Previously my experience with games had been titles like Crash Bandicoot, Wipeout, and a lovable game known as Croc. I was about 9 or 10 at the time, so that made sense. But when Final Fantasy came into my life I began to see gaming as more than just a “fun” thing to do. It was no longer about jumping on crates and collecting fruit, it was a doorway to another world–a nexus point that escorted my consciousness to a universe of limitless fantasy and imagination. And while I could write endlessly about the many aspects of Final Fantasy that made this possible, perhaps one of the most powerful of all the components that made up VII and VIII was the music.
Distant Worlds I – Music from Final Fantasy is a wonderful collection of orchestral performances of classic Final Fantasy songs from the Distant Worlds tour. Conducted by Arnie Roth and composed by the legendary Nobuo Uematsu, these 13 tracks cover songs dating back to Final Fantasy I and gong up to IX (Uematsu’s last Final Fantasy game until XIV) this CD is simply breathtaking–especially if your primary experience with these songs was through the old MIDI performances in the game. Hearing real instruments and real people–especially the operatic performances–bring these pieces to life touches on every emotional level as a gamer. But aside from being the soundtrack to this powerful series of games, it’s amazing to just listen to the music as separate from its origin. The compositional prowess of Uematsu ranks him, in my opinion, as one of the greatest composers of our time. Whether its the quirky and playful nature of “Swing de Chocobo,” the passion and melodically epic sprawl of “Vamo’ alla Flamenco,” the emotional and poignant delicacy of “Aeirth’s Theme,” or the menacing and ominous march of “One-Winged Angel,” the musical palette of the Japanese composer is, I’d argue, virtually without rival in video game music and truly distinct amongst composers in general.
Though Distant Worlds is a recent recording, its music has been around for some time and has, arguably, created a standard for gaming music in general. Again I think back to Final Fantasy VII as well as VIII. Few games at that time–perhaps with the exception of Metal Gear Solid–contain such audacity. It’s from these songs that one can see the shift in gaming, as I mentioned earlier, away from stomping on things and collecting random items, to an experience that’s deeply personal and captivating.
As one of my must have albums in my collection, Distant Worlds stands as an aural connection to universes and worlds that have forever become apart of me and as a collection of amazing composition and performance.
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_About a year or two ago, when I began to embrace my greatly repressed passion for experimental music, the material I discovered slowly altered my perception of what could be done with sound and just what this term “music” had even meant. Though I was no stranger to musicians who were “off the radar,” most if not all the music I had thought was “experimental” was largely using the same basic elements of song writing and instrumentation that I had experienced before. But with the help of Soma FM’s Drone Zone station and WNYC’s fantastic New Sounds program, things began to change. Icelandic-based musician Ben Frost’s album By The Throat was one such turning point. It’s a challenging and audacious album composed of both the familiar and the strange–creating dynamic and somber if not frightening atmosphere.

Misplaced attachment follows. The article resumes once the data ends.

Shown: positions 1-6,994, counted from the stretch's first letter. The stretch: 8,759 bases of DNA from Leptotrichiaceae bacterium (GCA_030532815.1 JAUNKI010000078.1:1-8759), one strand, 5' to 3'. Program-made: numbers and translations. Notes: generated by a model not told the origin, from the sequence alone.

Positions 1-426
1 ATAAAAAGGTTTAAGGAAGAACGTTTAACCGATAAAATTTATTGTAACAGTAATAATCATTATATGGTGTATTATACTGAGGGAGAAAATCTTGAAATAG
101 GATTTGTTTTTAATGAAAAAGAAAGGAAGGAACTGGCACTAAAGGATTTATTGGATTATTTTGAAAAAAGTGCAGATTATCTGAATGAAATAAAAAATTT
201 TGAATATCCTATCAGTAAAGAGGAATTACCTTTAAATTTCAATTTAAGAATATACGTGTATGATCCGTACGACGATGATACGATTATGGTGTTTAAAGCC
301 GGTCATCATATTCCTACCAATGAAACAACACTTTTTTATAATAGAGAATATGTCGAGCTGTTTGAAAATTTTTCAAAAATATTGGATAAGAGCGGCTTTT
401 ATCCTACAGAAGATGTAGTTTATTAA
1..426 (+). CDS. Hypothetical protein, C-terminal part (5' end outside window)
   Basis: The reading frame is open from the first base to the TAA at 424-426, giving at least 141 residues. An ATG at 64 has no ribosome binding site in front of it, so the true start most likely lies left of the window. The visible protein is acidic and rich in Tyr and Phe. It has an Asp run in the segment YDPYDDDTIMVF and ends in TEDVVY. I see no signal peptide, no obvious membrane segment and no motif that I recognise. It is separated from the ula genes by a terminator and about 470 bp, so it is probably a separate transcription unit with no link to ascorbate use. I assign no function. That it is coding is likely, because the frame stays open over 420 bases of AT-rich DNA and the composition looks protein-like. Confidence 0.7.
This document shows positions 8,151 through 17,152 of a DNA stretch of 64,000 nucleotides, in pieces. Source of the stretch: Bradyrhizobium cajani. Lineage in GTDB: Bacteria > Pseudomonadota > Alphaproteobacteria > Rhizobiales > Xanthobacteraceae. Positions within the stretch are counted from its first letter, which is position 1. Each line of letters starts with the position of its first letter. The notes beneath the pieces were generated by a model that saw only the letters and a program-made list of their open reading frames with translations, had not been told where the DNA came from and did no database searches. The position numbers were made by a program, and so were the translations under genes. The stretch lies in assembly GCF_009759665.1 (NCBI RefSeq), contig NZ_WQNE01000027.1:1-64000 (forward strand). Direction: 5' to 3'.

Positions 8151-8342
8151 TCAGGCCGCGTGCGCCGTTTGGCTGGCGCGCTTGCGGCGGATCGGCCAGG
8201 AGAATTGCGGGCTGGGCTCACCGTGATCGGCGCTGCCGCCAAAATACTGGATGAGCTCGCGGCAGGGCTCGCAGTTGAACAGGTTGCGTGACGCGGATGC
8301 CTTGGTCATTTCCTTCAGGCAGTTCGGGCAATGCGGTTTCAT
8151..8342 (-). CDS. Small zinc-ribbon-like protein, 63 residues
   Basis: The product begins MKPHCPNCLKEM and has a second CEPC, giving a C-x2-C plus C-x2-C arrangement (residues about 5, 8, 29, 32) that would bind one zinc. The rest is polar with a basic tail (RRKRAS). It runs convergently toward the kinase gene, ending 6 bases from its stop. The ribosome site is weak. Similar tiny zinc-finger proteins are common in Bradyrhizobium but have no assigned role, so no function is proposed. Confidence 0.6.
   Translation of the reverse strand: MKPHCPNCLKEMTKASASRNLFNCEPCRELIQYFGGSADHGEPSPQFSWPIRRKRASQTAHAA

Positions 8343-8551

For me, Texture is one of the most important aspects when it comes to music—Texture in tonality, in orchestration, in technique, and in arrangement. You can think of Texture as another way of saying “Information” and how much of it a piece of music contains. It’s not always a case of “more is better” but in how it’s being used, to what extent, why it is the way it is, and a recognition of the consequences of adding more or less that creates intriguing Textures. By The Throat is an exercise in Texture, an exploration into the ways in which sound can create mood through the use of layers upon layers of tonal variety in a way that systematically stimulates emotion directly and quite literally by the throat.
Creating those textures is a haunting and beautiful combination of musical instruments—real and electronic—field recordings, and digital noise. These different dimensions are weaved together throughout the album and compose a distinct and powerful voice. The digital noise creates a sharp contrast in either a fiery intensity or a delicate ambiance to that of the controlled and intended nature of the musical instruments. In the opposite direction, the instruments contribute a directional and familiar essence to the noise. Recordings of wolves howling then add a sense of place and location and stir an intense yet subtle sentiment of longing and distance—perhaps even isolation.
Simple and elegant melodic and rhythmic directions guide this entire textural palette. Repeated cascades of arpeggios and slow, lumbering, bass lines alongside sharp, punctuated drum machines are the landscape of tonality and cadence here in a way that’s beautiful yet in some ways terrifying. It’s an experience that requires one to sit and listen intently, without distraction.
In all of this, it was hard to come away looking at sound and music the same way again. The ways that Frost twists sound and noise into music and fuses it with minimalistic composition has made me pay closer attention to music in a very different and textural way. It’s also had the same effect when it comes to sound. The very sound of everyday objects or digital noise takes on a different light after hearing what is being done on By The Throat. From the gravitationally powerful opening of “Killshot” to the album’s sustaining and hair-raising conclusion with “Through the Mouth of Your Eye,” Ben Frost has created music that defies all by embracing everything.